The other day I was asked why I like Cascading Styles Sheets (CSS) and what makes CSS so great. Here’s my answer to those questions.
The Holy Grail of CSS it to completely separate web page content from the instructions that control its look and feel. If this is achieved then it’s much easier for various devices to display the web page correctly. For example the same page would display correctly on a standard web browser (Internet Explorer, FireFox, Opera, Netscape, etc.), devices used by persons with a handicap, cell phones, and yet-to-be-developed interfaces. Nor would the web site designer have to make separate pages for some of these devices. Reality is quite different though and here in the real world CSS does not yet do all these things. But it does have enough positive benefits to learn how it works and to incorporate it into your web pages.
There are a different ways to control how things looks on a web page. For example, the color, size, and font used for a headline or the color, size, and font for a paragraph of text can be defined with in-line styles and tags. In-line means that these formatting commands for controlling the color, size, and font are mixed in with the content. This makes the source code for the page much harder to read and modify when you want to change it or fix a problem. In addition, because you’re repeating the same commands over and over down the page, it makes the file size of the page get larger and larger and less efficient (slower) for those browsing your site.
CSS is not repeated throughout the page. CSS can be defined in the head section of the HTML page, or put in a separate file and referenced from the HTML page, or you can even do both. CSS consists of definitions of how a page component should look on the page or device. For example, you can define that a headline should be red, 26 point, right aligned text and that a paragraph should be black, 10 point, left aligned text. Any normal HTML paragraph tags or headline tags would use these definitions when rendered.
You can define pretty much all the normal HTML objects this way; background color, background image, background image position, tables, cells, images, divs, etc. This removes the clutter from your HTML code and makes it much easier to read. But wait, there’s more! If you have a web site with more than one page and you use CSS, and, you put all your CSS definitions in a separate file, you have only one place to go to change the look and feel of all the pages in your site. If you have a 50 page site and you learn that the size of your text is too small or you used the wrong color to maximize sales: instead of having to edit 50 pages and change the definition of each paragraph tag, you simply edit the CSS file and you’re done!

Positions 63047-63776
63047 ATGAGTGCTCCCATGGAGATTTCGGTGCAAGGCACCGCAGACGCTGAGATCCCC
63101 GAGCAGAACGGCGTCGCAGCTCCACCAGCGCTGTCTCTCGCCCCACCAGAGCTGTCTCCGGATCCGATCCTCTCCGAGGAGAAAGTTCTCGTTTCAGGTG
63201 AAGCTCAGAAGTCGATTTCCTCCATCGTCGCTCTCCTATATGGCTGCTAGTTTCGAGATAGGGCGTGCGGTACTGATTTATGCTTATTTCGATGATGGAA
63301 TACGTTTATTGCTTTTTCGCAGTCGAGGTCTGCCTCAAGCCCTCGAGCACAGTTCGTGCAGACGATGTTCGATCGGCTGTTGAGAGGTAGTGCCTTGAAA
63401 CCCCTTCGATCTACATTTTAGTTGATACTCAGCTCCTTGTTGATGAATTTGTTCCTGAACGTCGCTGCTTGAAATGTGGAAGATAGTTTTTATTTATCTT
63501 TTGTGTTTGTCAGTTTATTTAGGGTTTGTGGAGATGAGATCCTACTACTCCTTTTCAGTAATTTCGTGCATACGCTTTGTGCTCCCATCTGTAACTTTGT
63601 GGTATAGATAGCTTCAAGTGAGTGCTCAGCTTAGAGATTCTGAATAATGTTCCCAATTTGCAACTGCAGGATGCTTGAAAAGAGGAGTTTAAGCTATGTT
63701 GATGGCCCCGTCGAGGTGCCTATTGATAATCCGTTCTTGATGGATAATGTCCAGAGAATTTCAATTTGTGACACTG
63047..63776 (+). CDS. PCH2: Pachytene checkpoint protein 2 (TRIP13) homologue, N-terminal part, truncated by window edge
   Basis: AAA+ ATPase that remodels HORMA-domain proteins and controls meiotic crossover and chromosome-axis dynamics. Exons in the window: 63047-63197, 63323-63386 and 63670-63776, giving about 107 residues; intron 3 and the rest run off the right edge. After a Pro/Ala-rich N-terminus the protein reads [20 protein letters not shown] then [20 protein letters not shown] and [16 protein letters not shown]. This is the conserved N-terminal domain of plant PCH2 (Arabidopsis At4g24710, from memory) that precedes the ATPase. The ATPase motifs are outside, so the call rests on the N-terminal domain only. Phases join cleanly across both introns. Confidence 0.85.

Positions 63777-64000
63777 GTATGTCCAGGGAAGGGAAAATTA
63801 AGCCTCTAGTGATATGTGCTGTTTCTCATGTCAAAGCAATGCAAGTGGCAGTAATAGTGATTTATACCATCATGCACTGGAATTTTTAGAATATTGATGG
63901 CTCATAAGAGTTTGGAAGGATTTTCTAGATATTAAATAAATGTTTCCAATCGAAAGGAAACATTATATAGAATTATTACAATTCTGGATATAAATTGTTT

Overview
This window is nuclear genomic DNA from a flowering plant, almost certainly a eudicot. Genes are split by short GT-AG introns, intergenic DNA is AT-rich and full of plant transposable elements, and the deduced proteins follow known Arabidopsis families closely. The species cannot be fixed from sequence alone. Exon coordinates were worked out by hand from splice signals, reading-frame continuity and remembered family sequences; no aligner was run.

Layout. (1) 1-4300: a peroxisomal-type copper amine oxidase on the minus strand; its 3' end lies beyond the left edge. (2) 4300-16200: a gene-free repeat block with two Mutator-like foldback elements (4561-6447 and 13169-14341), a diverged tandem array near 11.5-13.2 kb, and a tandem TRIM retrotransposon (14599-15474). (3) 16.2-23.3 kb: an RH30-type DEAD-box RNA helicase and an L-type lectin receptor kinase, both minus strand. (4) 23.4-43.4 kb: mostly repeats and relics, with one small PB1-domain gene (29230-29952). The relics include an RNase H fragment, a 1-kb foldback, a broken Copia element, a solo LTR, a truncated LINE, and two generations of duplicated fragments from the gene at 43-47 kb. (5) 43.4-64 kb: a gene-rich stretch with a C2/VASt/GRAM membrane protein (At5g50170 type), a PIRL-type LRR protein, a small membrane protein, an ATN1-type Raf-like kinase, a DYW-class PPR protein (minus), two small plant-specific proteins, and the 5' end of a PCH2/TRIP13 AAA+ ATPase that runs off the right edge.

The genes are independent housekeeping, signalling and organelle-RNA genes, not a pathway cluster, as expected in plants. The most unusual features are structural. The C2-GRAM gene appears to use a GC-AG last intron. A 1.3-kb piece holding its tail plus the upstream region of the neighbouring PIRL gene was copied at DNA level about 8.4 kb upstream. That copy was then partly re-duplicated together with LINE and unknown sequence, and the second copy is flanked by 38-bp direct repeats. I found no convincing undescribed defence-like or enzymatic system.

You may be asking how to make one paragraph or a set of paragraphs look different than the default? One way is to define a class for that item. If you have a right column where you display ads, in your CSS you would make a class and give it a name such as “.rcol”. You would define the necessary items for the class that you want to control (paragraph or header tags). “.rcol p” would be used to control how a paragraph tag was rendered. To associate the class to the object, simple add “class=rcol” to the paragraph tag, or the table tag if it’s in a table, or div tag if it’s in a div, etc. This is also where the term cascading in CSS earns it’s keep: the default definitions cascade down into a class as long as the class does not contain something that overrides the default. This means that in our example text rendered in a paragraph tag looks different for the rcol class. However, because that’s the only thing we’ve defined for rcol, everything else would look the same as the rest of the page.
You can also define size and positioning for objects in CSS. This is one place where we hit the real world of CSS pretty hard. Not all browsers support the size and position commands the same way. This leads to hacks that define a position and then use a command that is known, for example, to cause Internet Explorer to bail out of the CSS, after that line you use a position command that Netscape for example understands. CSS uses the last definition of an object so this technique can be used to “trick” or “hack”
CSS into working across more browsers than it normally would. I don’t recommend doing this. One reason is that it’s messy and easy to forget why you did something. The other reason is because as browsers are updated, or new devices come online, they may not follow these unwritten and unsupported hacks and your pages are apt to be all messed up. To get around this I usually use CSS as much as I possibly can and then use tables and in-line definitions to control positioning and size. Some people will go to great lengths to use CSS for everything, even replacing all tables, but here in the real world, your should get the page built, functioning, and in a form that can be used reliably on as many platforms as possible.
Not all web site software packages like Microsoft Front Page, Dreamweaver, or Adobe GoLive, etc. fully support CSS.
You’ll have to do some coding manually. Don’t worry, it’s not that hard. I have an online course that can teach you how, just follow the link at the end of this article.
Take the time to learn and understand CSS. Implement it in your web pages. It will be time well spent.